The NCAA recently declared sickle cell trait (SCT) to be a risk factor for sudden illness and death among student athletes. Fetal hemoglobin (HbF) concentration in adults is negatively correlated with disease severity in sickle cell anemia, although its effect on SCT is not fully understood and the concentration is found to have high variability across populations. Two single nucleotide polymorphisms (SNPs) at the human beta globin gene cluster, rs7482144 and rs10128556, contribute to the heritable variation in HbF levels and are associated with increased HbF concentrations in adults. A sample population of NCAA football student athletes was genotyped for these two polymorphisms, and their allele frequencies were compared to those of other populations. The minor allele of both polymorphisms had allele frequencies of 0.091 in the sample population, which compared closely with other populations of recent African heritage but was significantly different from European populations. The results of this study will be included in a larger study to predict whether these among other polymorphisms can be used as markers to predict susceptibility to heat-related emergencies in NCAA student athletes with SCT, although the small sample size will delay this process until participation in the study increases. Since both rs7482144 and rs10128556 exhibit high levels of linkage disequilibrium, and as their contributions to the heritable variability of HbF concentrations tend to differ greatly between populations of different ancestry, further investigations should be aimed at distinguishing between the effects of each SNP in African American, European, and other populations represented in NCAA football before conclusions can be drawn as to their practical use as genetic markers of heat susceptibility in student athletes with SCT.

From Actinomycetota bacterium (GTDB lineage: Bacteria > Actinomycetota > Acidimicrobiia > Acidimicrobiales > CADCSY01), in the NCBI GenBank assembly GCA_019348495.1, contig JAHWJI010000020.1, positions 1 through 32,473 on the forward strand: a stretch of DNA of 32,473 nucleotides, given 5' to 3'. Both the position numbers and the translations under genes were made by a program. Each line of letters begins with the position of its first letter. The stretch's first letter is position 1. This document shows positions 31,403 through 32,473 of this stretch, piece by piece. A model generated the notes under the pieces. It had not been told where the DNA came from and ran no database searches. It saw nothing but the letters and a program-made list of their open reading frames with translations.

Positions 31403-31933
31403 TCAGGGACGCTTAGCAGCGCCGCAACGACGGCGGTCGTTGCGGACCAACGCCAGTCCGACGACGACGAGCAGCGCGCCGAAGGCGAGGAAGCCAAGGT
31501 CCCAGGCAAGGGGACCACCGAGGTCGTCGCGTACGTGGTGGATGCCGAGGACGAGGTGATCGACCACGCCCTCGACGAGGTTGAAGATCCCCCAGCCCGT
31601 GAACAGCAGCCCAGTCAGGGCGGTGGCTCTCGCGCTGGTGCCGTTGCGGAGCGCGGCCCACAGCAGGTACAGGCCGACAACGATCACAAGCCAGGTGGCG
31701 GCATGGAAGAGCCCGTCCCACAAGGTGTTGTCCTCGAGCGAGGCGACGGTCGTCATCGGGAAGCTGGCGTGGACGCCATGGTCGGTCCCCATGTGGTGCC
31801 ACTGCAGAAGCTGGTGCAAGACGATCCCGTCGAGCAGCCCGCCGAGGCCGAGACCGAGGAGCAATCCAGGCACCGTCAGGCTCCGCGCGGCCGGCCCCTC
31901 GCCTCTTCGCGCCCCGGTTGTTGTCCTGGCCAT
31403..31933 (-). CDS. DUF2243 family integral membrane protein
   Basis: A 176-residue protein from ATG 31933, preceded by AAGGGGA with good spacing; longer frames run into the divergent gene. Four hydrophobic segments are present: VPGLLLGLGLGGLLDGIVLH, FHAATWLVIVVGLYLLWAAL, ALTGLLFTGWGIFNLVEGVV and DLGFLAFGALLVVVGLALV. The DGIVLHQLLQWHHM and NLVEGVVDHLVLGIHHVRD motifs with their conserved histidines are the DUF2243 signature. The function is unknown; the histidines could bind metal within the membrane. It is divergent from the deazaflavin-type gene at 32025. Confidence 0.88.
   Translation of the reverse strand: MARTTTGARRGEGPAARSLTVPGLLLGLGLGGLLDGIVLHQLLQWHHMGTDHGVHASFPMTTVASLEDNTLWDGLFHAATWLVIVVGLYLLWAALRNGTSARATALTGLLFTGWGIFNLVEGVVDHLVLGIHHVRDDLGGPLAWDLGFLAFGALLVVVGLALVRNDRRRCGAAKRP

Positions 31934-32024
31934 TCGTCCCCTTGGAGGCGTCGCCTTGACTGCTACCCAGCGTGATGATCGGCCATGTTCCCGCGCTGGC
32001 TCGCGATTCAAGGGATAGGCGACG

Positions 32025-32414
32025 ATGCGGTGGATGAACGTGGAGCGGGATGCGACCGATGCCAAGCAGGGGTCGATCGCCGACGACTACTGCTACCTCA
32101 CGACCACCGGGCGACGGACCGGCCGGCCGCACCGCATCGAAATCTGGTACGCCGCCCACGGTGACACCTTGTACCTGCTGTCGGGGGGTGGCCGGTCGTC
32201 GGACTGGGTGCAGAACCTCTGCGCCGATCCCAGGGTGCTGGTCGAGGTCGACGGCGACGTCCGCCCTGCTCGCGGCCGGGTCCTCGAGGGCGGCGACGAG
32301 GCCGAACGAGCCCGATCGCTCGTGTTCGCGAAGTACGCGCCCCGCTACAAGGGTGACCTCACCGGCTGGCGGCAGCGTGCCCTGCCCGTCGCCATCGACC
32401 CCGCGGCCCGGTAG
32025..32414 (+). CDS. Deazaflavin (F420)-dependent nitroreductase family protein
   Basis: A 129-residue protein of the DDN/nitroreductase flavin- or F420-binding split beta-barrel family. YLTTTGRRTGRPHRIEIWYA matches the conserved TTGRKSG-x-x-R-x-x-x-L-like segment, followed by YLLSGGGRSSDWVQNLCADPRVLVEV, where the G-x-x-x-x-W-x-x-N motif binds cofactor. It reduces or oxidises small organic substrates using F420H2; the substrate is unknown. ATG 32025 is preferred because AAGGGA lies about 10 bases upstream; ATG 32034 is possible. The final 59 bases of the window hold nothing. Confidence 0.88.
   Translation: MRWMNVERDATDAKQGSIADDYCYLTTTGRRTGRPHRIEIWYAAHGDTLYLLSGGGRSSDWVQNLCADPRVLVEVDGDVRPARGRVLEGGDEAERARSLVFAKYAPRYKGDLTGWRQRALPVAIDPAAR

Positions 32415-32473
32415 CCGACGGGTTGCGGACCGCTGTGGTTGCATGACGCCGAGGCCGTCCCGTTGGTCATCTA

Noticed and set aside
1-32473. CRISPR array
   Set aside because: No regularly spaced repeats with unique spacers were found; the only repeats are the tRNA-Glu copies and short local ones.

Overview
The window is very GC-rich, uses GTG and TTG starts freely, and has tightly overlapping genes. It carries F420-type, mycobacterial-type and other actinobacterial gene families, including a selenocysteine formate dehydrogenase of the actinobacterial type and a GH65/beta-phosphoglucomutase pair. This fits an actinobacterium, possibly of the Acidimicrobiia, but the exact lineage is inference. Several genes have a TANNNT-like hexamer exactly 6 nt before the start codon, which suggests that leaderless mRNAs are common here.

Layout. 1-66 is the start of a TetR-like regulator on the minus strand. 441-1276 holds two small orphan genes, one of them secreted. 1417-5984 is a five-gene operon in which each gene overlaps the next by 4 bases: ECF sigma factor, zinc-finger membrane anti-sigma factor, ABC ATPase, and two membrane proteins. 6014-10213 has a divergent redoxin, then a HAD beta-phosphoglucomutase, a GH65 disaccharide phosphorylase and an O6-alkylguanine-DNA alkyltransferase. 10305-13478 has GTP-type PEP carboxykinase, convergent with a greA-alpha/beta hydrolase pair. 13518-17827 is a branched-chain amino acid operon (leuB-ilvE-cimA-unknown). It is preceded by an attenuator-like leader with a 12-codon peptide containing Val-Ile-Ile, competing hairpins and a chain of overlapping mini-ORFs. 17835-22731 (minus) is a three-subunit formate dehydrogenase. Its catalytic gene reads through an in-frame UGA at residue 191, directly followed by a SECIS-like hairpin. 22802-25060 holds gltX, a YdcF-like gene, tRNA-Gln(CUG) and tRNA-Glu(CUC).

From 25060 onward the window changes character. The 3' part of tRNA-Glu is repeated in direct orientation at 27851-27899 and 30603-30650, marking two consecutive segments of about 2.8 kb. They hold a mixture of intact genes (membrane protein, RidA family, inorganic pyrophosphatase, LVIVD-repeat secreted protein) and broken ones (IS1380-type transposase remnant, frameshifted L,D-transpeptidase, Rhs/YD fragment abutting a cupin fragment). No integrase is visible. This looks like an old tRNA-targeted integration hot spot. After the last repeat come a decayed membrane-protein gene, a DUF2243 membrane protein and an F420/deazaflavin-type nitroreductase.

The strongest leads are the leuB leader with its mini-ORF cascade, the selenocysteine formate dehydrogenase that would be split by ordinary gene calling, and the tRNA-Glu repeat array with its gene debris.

- Genetically-Related Health Disparities in Sports: Frequency Analysis of Two Single Nucleotide Polymorphisms in NCAA Student Athletes with Sickle Cell Trait
The date the item was original created (prior to any relationship with the ASU Digital Repositories.)
Collections this item is in